Some ideas can do more harm than good. For example, Advaita is very popular, but I think some of these ideas are often unhelpful, encouraging students to distance themselves from the immediate world of form in search of transcendance. Over the years much of my work has been with people who have done a great deal of spiritual seeking – but it hadn’t actually helped them – as it pushed them further away from themselves and into more internal divisions, ungroundedness and unhappiness. All that glitters is not gold. People can mistakenly believe they have got the answer or done the work, moved beyond an emotion or pattern – but merely skipped over it. The problem can still remain.
For many people today, the materialism of the everyday world, becomes transferred to the spiritual. Instead of acquiring new shoes, cars, holidays or handbags, the spiritual seeker can acquire new concepts, books, workshops, trainings and teachers. The addiction continues… The phrase ‘my teacher’ I’ve heard often replacing other aspirational objects in people’s proud conversations… More spiritual nourishment is not necessarily better than a little. There is such a thing as too much!
Another danger is self-obsession, where people can become endlessly fascinated with themselves, the minutae of their own story, current process and boundaries, but are actually quite dysfunctional. They can become rigid and insular. Another variation is obsession with a wonderful teacher/teachings considered ‘superior’ to that which other people know and experience. This can lead actually to more isolation not more humanity and contact. The cult phenomena is where people can’t really ‘hear’ anything that does not come from the ‘sanctified source’ of the teacher, and they lose contact with family and old friends.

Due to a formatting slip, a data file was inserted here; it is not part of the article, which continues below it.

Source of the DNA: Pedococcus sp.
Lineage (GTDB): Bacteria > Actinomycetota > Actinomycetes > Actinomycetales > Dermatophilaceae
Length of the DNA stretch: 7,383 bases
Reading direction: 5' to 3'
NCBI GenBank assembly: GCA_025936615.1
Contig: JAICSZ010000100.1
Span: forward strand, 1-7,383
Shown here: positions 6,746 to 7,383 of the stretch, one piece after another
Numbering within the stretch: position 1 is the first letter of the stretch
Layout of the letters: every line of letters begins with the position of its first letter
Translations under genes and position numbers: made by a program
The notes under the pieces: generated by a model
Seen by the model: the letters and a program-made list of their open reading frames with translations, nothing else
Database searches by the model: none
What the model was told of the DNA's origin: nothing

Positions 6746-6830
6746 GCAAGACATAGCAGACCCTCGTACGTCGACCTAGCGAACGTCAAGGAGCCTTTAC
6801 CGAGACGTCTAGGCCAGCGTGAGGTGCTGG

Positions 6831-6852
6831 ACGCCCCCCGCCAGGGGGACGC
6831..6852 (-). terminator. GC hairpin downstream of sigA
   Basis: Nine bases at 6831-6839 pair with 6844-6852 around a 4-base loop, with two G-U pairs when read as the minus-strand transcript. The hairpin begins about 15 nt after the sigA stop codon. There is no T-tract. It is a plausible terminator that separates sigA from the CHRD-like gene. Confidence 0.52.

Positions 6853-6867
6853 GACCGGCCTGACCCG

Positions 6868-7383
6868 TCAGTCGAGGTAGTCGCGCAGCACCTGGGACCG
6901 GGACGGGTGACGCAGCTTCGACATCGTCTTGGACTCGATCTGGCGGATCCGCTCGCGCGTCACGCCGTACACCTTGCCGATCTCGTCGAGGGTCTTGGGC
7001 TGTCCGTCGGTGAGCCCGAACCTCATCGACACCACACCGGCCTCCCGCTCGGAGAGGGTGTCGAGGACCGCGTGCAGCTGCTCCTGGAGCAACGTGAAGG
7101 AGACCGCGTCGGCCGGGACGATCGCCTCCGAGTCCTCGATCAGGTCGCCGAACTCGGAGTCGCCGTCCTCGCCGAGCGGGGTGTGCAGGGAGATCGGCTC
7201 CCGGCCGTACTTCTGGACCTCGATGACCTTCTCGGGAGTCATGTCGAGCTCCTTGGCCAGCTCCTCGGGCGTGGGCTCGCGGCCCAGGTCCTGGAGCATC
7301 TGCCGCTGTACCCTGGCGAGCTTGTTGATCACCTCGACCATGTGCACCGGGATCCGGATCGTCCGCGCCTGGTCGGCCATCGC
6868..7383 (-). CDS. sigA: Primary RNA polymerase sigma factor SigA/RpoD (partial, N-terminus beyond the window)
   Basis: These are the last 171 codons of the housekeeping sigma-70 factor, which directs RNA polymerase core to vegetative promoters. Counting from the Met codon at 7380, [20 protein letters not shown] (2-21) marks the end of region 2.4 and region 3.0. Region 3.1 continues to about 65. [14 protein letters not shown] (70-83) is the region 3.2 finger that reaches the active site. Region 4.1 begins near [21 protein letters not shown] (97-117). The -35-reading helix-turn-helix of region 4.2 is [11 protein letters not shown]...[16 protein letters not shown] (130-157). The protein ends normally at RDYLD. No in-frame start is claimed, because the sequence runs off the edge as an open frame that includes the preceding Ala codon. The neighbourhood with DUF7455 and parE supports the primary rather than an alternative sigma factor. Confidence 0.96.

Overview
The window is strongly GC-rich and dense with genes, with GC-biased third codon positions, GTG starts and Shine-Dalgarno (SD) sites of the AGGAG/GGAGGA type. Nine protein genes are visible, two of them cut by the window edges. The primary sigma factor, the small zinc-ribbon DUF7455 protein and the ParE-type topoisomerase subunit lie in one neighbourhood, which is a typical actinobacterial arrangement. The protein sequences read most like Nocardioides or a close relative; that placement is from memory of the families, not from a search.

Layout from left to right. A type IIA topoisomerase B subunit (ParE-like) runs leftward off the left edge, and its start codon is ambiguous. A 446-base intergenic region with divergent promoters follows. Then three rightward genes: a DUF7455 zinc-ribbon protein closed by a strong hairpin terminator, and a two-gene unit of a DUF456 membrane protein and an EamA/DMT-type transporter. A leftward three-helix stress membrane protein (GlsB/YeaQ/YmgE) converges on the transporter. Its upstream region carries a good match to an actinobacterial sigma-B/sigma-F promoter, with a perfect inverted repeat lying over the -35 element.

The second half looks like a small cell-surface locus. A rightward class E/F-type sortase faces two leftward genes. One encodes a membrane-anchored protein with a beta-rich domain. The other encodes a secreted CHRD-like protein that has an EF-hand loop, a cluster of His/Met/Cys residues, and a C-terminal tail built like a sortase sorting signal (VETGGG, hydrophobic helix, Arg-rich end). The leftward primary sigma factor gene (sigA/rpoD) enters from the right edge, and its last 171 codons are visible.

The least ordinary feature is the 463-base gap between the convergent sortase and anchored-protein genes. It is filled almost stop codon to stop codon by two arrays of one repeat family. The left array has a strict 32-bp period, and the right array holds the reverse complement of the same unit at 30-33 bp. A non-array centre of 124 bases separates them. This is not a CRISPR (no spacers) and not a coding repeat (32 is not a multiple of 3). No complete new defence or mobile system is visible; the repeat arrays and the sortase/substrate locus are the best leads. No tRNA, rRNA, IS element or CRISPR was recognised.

Strokes for folks
Different people’s journeys take different routes. Each needs to be slightly different. Some one-size-fit-all solutions are not helpful. While most people need to open-up from being in a limited place, others are already open and need to ground. For example, popular ayahuasca or cacao can be helpful to some but dangerous for others. Remember you are an individual.
The dangers include spiritual teachers who may not be as advanced or pure as they claim. Good teachers can despite themselves, become corrupted, inflated by the influx of power, and go rotten. Some are subtly or outright corrupt, plain abusive.